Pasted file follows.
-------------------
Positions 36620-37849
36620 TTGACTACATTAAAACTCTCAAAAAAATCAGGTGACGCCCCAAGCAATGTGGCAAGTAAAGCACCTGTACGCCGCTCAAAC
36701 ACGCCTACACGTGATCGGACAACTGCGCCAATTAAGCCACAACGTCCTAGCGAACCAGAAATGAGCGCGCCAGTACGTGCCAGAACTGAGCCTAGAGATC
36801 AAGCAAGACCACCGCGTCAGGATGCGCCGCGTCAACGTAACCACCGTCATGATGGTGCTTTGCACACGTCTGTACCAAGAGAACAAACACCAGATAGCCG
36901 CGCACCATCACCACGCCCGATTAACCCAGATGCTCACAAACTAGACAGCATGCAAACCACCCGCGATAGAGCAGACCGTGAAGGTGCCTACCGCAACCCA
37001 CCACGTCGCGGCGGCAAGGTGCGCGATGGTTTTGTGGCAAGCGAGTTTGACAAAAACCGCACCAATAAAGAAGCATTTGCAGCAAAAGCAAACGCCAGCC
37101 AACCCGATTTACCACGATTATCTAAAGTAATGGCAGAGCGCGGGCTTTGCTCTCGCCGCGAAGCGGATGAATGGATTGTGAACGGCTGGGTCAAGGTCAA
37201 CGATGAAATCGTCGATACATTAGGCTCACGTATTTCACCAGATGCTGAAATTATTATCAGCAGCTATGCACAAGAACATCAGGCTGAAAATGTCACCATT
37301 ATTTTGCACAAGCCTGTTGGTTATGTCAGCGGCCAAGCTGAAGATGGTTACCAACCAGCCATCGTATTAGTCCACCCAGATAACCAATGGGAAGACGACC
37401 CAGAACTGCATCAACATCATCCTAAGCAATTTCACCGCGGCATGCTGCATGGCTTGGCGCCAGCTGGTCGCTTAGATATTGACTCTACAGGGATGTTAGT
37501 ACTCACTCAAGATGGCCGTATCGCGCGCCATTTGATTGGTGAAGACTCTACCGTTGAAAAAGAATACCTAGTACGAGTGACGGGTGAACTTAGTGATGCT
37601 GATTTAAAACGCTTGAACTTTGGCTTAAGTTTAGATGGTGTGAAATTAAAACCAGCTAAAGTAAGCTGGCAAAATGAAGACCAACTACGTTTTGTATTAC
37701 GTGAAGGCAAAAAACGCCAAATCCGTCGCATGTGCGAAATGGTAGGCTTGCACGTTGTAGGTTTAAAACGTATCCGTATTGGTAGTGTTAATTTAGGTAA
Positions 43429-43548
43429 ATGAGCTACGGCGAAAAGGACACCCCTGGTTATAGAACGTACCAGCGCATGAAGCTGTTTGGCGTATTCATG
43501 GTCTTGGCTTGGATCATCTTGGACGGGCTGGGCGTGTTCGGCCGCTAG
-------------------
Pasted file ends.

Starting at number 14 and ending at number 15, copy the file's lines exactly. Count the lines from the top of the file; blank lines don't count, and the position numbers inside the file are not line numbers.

Positions 43429-43548
43429 ATGAGCTACGGCGAAAAGGACACCCCTGGTTATAGAACGTACCAGCGCATGAAGCTGTTTGGCGTATTCATG